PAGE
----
Exploding Requirements and Workforce Shortages – An Existential Threat to the Public Schools

by James C. Sherlock

The hottest buzz around many of the public schools, including my home area of Virginia Beach, is around the very real hardships posed by unprecedented staff shortages.

On return from COVID, it seems that our schools faced record shortages of personnel to deal with students that were traumatized and afflicted with massive learning losses.

I said “seems” because there is no accurate count. The new online report VDOE has recently published shows billet vacancies as of October 1 2021 to be 2 1/2 times a similar count it provided me two years ago.

A compelling and disturbing trend. Yet the personnel problem is even worse than we presently have documented.

The new, comprehensive VDOE report of public school personnel shortages is false because some of the inputs were false. The real numbers were higher.  In some cases much higher. Lies were told. I will demonstrate that in this article.

Other well-documented data show both an outsized number of pending retirements from the schools and the ongoing and rapid collapse of the new teacher pipelines.

And we don’t have a sufficient number of professional support specialists — school psychologists, social workers, school counselors and others. That also cannot be quickly remedied.

So the trends are all going in the wrong direction. For the schools, supply is decreasing. Demand, driven by programmatic decisions at VDOE as well as the strain of remediation of COVID learning losses, has been increasing.

This word for the crisis is existential. With a tip of the hat to Herb Stein, things that cannot continue will stop.

Virginia is extraordinarily late in getting started to prevent all of this from happening.

The Virginia Department of Education (VDOE), tasked to report public school staffing data each year to support budget and legislative recommendations, has failed in part because of some false reporting from the division level.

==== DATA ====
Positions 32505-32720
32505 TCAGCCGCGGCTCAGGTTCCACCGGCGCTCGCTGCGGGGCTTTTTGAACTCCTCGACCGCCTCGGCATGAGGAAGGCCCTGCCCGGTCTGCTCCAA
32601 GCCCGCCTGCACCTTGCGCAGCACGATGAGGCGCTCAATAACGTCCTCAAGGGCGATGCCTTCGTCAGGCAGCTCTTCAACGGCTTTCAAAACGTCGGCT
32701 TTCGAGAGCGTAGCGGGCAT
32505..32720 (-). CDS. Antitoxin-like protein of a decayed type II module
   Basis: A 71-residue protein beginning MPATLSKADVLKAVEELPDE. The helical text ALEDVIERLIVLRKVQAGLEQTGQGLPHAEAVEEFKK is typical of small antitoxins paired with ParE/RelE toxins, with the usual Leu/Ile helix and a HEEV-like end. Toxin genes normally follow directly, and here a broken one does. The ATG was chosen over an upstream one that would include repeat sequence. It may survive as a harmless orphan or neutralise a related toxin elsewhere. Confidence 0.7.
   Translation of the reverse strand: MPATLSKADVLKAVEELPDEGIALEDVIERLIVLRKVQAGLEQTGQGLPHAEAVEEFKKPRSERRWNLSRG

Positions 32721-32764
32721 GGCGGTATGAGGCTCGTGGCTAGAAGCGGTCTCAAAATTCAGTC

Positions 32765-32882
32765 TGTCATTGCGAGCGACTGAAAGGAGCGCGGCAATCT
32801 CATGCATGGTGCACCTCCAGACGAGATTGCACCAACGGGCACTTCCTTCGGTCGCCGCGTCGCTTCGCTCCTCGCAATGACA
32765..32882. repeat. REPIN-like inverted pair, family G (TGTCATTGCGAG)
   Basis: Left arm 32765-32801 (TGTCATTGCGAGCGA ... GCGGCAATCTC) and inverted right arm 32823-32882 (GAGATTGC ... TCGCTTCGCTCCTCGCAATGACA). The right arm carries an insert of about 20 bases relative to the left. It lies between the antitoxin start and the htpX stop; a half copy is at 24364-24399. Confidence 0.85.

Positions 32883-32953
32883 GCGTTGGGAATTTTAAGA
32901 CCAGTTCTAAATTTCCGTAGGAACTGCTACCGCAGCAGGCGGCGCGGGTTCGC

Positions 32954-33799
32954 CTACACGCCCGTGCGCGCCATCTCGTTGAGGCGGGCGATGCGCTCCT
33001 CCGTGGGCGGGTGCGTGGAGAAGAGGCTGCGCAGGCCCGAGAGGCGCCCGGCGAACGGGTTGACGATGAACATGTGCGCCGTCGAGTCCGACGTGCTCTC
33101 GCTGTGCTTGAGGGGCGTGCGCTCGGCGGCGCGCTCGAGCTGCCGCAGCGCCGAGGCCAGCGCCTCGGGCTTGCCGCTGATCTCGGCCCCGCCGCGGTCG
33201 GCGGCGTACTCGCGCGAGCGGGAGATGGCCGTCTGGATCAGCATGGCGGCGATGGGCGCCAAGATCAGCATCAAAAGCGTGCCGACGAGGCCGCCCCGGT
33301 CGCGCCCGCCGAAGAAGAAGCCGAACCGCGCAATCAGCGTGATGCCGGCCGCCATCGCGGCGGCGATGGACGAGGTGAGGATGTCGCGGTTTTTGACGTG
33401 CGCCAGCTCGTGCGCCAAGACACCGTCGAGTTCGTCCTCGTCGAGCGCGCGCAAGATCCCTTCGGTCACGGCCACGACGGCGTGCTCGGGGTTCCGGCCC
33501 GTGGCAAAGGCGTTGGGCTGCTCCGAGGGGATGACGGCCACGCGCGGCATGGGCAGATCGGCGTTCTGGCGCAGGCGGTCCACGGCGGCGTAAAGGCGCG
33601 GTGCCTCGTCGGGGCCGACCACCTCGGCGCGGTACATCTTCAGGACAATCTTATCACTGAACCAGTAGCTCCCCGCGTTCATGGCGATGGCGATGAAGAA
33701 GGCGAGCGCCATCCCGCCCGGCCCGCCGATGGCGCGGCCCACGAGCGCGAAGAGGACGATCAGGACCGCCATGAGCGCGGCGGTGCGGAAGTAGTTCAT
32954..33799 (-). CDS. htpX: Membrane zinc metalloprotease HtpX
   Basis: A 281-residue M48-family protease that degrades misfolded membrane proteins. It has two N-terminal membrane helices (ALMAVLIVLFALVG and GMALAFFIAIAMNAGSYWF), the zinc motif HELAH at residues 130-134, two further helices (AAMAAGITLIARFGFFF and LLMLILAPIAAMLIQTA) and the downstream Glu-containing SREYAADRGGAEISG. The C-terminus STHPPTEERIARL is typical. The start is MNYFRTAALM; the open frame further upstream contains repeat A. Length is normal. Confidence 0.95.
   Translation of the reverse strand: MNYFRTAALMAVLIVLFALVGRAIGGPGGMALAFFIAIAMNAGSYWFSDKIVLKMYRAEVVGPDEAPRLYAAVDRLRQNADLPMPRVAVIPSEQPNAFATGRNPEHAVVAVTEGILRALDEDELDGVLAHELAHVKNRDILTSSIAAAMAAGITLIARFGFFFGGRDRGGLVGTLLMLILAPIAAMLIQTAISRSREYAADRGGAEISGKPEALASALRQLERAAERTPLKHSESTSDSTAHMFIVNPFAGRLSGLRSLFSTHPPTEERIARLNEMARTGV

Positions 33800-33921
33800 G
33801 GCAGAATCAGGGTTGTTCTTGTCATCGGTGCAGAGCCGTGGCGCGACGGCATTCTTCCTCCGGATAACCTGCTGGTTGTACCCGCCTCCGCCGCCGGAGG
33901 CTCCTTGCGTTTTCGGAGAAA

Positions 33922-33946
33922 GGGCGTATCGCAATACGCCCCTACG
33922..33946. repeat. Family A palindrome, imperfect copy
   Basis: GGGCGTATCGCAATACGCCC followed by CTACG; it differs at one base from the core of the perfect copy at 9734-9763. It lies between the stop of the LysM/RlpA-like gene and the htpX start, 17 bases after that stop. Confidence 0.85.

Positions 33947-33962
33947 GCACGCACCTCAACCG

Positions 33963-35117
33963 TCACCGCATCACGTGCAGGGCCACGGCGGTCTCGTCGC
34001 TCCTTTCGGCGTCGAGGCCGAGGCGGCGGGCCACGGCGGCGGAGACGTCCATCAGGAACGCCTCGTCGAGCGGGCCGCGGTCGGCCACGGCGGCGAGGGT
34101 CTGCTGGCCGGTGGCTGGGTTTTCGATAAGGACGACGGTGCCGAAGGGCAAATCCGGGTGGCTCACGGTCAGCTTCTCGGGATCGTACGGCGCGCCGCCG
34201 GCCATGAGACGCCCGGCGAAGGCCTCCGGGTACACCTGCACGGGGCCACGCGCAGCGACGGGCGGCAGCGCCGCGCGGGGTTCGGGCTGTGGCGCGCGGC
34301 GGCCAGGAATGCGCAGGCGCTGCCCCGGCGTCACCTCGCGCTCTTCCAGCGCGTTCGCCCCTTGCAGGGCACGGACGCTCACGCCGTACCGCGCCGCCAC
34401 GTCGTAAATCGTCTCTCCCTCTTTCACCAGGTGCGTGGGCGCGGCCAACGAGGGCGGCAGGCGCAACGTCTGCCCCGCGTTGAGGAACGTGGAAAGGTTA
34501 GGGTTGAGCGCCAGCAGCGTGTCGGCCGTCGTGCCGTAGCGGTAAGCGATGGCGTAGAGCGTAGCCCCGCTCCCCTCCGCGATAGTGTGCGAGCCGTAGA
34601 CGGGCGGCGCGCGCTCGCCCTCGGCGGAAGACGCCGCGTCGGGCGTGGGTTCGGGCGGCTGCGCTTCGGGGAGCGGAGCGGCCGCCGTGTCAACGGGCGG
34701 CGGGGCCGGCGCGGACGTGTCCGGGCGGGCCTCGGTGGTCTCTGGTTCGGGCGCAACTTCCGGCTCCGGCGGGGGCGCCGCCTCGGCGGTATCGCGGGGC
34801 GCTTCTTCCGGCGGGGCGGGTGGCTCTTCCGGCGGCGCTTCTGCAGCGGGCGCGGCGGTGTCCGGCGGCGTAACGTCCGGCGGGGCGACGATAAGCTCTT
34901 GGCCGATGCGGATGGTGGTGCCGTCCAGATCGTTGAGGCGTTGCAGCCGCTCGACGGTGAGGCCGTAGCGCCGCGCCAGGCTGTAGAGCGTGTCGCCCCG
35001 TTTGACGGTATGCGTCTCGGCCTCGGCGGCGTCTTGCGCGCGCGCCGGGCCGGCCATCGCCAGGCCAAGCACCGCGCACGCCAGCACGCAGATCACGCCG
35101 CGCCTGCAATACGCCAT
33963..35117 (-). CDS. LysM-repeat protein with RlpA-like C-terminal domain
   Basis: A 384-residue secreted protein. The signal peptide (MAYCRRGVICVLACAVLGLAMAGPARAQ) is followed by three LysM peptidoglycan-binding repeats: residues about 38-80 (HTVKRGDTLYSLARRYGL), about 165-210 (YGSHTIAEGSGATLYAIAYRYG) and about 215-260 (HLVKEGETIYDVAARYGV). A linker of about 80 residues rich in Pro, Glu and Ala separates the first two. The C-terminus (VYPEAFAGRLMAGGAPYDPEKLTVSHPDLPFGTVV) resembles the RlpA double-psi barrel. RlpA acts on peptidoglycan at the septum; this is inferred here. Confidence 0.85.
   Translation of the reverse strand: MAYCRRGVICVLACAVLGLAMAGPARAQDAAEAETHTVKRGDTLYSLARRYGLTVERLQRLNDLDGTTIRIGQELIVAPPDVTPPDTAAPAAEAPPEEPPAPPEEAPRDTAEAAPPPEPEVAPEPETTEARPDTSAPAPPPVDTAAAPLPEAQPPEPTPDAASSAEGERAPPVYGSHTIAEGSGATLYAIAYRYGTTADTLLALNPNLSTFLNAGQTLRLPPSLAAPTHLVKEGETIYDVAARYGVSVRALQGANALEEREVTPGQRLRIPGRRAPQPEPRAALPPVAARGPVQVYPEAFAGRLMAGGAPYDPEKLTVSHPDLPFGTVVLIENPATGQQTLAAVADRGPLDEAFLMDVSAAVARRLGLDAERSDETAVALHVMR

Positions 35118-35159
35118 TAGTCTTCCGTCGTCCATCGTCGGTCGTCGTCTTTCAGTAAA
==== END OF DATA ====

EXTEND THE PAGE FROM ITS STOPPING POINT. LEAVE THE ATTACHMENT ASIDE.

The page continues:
I will demonstrate that here using the reporting of the Richmond Public Schools (RPS).

Then there are the 21 smaller divisions that reported no teacher shortages at all on October 1 – not one. Possible, yes. Likely?

Read Matt Hurt’s column in The Roanoke Times for a short list of the recent add-ons to school responsibilities.

The overall problem — current shortages, pending retirements, broken pipelines and expanding requirements — is bad enough that we need to fundamentally re-think what we are trying to accomplish in public schools.

The Governor and General Assembly have no idea of the actual scale of the linked problems in order to address them.

VDOE had better hurry to help them figure them out.

Last fall for the first time VDOE collected integrated workforce data from the school divisions. That Positions and Exits Collection (PEC) replaced two other reports. The as-of date was October 1, 2021. The due date for this first year of the report was December 17. It is a complex report. Line item errors can be expected. But the report as a whole should make sense.

That data collection is posted as the Staffing and Vacancy Report.

The Staffing and Vacancy Report includes data collected via the annual Positions and Exits Collection (PEC) which began in the 2021-2022 school year. It enables the commonwealth and school divisions to comply with the reporting requirements necessary to address critical staff shortages of 140 positions including both licensed and unlicensed personnel by geographic region and measure growth and decline of required staffing levels. [emphasis added].